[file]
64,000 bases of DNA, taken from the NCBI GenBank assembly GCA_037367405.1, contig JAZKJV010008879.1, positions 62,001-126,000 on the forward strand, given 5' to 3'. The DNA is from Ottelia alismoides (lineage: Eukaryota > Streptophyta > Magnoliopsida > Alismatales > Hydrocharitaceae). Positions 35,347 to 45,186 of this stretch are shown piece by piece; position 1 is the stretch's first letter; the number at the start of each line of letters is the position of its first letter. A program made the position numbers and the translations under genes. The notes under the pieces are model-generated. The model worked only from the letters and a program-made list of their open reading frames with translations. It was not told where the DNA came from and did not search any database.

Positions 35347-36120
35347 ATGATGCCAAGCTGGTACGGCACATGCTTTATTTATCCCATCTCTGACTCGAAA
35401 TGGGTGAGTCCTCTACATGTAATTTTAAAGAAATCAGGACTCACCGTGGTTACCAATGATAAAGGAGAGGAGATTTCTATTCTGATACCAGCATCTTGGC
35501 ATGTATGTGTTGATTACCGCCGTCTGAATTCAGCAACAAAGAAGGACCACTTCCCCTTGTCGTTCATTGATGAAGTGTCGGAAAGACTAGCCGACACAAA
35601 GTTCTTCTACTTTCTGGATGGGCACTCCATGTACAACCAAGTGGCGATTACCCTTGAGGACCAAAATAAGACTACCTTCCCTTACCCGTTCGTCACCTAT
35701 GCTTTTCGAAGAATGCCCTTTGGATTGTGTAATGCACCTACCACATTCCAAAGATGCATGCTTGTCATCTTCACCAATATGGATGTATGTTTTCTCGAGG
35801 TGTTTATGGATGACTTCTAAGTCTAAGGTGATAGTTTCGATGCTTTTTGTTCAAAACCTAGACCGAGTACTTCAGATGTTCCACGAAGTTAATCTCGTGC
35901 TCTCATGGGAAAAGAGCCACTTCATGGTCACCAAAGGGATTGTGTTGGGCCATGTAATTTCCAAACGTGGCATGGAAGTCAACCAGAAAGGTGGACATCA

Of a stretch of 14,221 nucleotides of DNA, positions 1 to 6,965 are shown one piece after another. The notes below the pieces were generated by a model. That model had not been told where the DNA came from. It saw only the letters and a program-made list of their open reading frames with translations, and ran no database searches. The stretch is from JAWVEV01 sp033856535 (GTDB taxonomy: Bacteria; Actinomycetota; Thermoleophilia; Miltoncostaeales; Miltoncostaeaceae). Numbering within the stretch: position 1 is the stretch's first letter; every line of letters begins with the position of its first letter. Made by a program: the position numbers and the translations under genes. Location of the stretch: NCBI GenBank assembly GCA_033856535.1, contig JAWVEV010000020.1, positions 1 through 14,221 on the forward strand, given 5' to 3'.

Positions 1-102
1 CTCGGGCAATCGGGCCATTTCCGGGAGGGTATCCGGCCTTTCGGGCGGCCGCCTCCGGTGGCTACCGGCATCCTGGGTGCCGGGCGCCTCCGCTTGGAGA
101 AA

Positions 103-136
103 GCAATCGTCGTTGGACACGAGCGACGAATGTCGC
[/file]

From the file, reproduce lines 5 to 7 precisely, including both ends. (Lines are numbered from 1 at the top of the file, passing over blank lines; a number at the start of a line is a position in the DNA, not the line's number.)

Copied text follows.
35501 ATGTATGTGTTGATTACCGCCGTCTGAATTCAGCAACAAAGAAGGACCACTTCCCCTTGTCGTTCATTGATGAAGTGTCGGAAAGACTAGCCGACACAAA
35601 GTTCTTCTACTTTCTGGATGGGCACTCCATGTACAACCAAGTGGCGATTACCCTTGAGGACCAAAATAAGACTACCTTCCCTTACCCGTTCGTCACCTAT
35701 GCTTTTCGAAGAATGCCCTTTGGATTGTGTAATGCACCTACCACATTCCAAAGATGCATGCTTGTCATCTTCACCAATATGGATGTATGTTTTCTCGAGG